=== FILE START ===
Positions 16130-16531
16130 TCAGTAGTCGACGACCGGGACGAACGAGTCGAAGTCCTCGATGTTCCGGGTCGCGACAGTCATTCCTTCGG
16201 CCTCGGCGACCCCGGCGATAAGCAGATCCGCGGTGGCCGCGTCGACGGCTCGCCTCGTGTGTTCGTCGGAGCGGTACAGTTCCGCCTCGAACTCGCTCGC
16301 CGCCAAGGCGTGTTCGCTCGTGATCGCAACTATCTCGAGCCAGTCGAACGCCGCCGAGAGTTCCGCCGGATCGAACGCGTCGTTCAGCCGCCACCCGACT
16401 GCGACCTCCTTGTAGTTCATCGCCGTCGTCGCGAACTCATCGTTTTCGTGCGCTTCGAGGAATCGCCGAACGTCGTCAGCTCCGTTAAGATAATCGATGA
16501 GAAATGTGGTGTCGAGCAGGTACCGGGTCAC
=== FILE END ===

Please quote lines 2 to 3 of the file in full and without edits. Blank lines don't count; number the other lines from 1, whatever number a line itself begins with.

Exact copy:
16130 TCAGTAGTCGACGACCGGGACGAACGAGTCGAAGTCCTCGATGTTCCGGGTCGCGACAGTCATTCCTTCGG
16201 CCTCGGCGACCCCGGCGATAAGCAGATCCGCGGTGGCCGCGTCGACGGCTCGCCTCGTGTGTTCGTCGGAGCGGTACAGTTCCGCCTCGAACTCGCTCGC